Chances are, even the healthiest family might find they’re drowning in candy and chocolate this week. Of course, it’s to be expected – it’s Halloween! But if it’s your first year going trick-or-treating, you might be surprised at exactly how much candy even one street can yield. It’s a lot, folks. And while I’m all for throwing moderation out the window for those rare traditions that revolve around treats and food (think Christmas cookies, birthday cakes, and yes, Halloween), the amount of candy most kids receive from trick-or-treating is utter chaos. Halloween is that one holiday that I can’t fully get behind, because of the sheer amount of sugar and all of the subsequent challenges it brings. Thankfully after several years of facing this conundrum with my three, I’ve come to a happy solution that leaves both my children and me happy.
Some parents may choose to hide (or eat) all of their children’s Halloween candy when they’re not looking. No judgement from me – they don’t need it all! Others might look the other way and allow the kids to binge, After all it’s only once a year, right? I propose a middle way that still enjoys the fruits of their trick-or-treating labour, but also keeps the sweets in check.
A fleeting free-for-all
Halloween night is a free-for-all in our home. The kids are allowed to nibble on candy as they’re trick-or-treating, heck, I count on that sugar rush to keep them out past bedtime! It will make bath time and a later bedtime very difficult, but again, it’s only once a year. This is a fun option because after Halloween night we rejoin reality and candy is not a daily part of our lives.
Keep a bit, reuse some, toss most
Once Halloween has come and gone and the kids have heaps of candy to look through, what do we do? It’s fun but it’s absolutely too much for young children, and I’m not about to have them eating pure sugar for each snack until Christmas. We allow our kids a certain number (most years it’s been ten) of candies to keep. They know all along that they aren’t keeping everything, so this doesn’t cause heartbreak. Setting the expectations is key! The remaining chocolate is saved for baking (Aero bar banana bread is our favourite) or tossed. While it is wasteful throwing away those unwanted lollipops and sour candies, I’m not persuaded enough to justify letting my kids eat that much sugar. I like that this approach allows us to re-use most of the chocolate that the kids don’t keep for baking and that they still get their very favourite candy for about a week.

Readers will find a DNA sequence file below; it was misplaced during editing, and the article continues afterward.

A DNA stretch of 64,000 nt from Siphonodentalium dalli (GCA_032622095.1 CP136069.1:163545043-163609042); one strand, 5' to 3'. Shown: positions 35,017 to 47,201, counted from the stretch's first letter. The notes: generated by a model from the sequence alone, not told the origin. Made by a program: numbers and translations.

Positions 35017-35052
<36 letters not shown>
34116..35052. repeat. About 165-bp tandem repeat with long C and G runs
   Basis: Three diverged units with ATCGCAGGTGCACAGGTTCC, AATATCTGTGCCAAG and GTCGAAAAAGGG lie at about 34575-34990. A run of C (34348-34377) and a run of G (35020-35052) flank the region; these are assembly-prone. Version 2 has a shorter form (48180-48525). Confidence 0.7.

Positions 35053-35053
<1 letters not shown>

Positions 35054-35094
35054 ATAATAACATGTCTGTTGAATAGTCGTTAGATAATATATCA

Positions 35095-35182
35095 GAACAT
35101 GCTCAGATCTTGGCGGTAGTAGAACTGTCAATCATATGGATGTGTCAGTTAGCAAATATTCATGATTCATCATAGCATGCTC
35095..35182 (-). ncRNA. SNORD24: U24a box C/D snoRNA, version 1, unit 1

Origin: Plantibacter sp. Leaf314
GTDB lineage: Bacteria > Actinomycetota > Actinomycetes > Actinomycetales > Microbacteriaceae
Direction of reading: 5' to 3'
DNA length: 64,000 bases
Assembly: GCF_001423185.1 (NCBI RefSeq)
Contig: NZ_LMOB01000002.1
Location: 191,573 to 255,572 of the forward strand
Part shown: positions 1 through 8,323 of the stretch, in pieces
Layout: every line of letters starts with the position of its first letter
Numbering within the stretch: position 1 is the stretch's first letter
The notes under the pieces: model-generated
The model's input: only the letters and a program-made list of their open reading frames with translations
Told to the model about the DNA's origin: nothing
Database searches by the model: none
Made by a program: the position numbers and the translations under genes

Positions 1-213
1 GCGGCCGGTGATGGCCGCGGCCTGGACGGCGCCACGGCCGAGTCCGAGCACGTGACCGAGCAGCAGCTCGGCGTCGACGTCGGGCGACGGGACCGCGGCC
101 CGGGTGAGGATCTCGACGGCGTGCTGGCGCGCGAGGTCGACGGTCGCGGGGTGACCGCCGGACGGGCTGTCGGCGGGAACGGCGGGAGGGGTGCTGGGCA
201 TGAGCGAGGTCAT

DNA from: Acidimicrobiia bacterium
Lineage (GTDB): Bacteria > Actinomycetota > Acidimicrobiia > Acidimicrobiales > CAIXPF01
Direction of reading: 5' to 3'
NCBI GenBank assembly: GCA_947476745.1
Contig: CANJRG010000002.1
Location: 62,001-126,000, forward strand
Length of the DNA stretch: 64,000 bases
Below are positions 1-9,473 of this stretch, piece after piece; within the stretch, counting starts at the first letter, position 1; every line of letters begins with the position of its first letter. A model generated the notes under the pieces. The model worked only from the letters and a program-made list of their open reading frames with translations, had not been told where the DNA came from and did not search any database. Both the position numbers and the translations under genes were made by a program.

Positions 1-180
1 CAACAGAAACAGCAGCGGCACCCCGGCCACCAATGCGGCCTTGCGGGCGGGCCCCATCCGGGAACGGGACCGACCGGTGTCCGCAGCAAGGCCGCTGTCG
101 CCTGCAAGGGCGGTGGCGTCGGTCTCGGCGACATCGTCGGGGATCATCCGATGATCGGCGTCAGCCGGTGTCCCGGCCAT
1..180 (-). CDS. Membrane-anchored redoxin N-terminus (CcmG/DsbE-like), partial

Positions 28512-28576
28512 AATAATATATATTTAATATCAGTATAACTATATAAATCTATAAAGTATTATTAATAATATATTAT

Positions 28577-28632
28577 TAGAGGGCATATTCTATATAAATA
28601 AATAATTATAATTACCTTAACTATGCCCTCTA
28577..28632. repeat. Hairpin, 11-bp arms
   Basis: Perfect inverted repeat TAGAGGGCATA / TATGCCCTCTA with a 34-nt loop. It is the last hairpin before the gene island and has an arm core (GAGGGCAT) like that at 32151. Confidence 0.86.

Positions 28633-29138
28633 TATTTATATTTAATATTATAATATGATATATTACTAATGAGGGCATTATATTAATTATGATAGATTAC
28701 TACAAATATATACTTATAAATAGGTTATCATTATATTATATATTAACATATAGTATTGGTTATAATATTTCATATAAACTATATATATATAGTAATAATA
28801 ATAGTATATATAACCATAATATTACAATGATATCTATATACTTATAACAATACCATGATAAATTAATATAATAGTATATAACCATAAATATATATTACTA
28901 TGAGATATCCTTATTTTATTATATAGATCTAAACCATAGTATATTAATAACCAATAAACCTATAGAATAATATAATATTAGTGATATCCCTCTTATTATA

No Sweets November
After the sugar high of Halloween and before the baking frenzy of Christmas we practice No Sweets November as a family. The kids are exempt from No Sweets November for the first week as they finish off their ten candies (roughly one per day, two a day on weekends), and then they join us in taking a month off sweets. It’s a great detox after and before two very sugar-fuelled holidays and helps us appreciate the annual traditions around food all the more.
Halloween is a fun day to see your little ones dressed up and to run around the community after dark. It’s exciting to stay up late, be in costume, and of course, have so many treats! As parents who strive for a healthy lifestyle, holidays like this can pose a tricky balance, but I think we’ve found what works for us.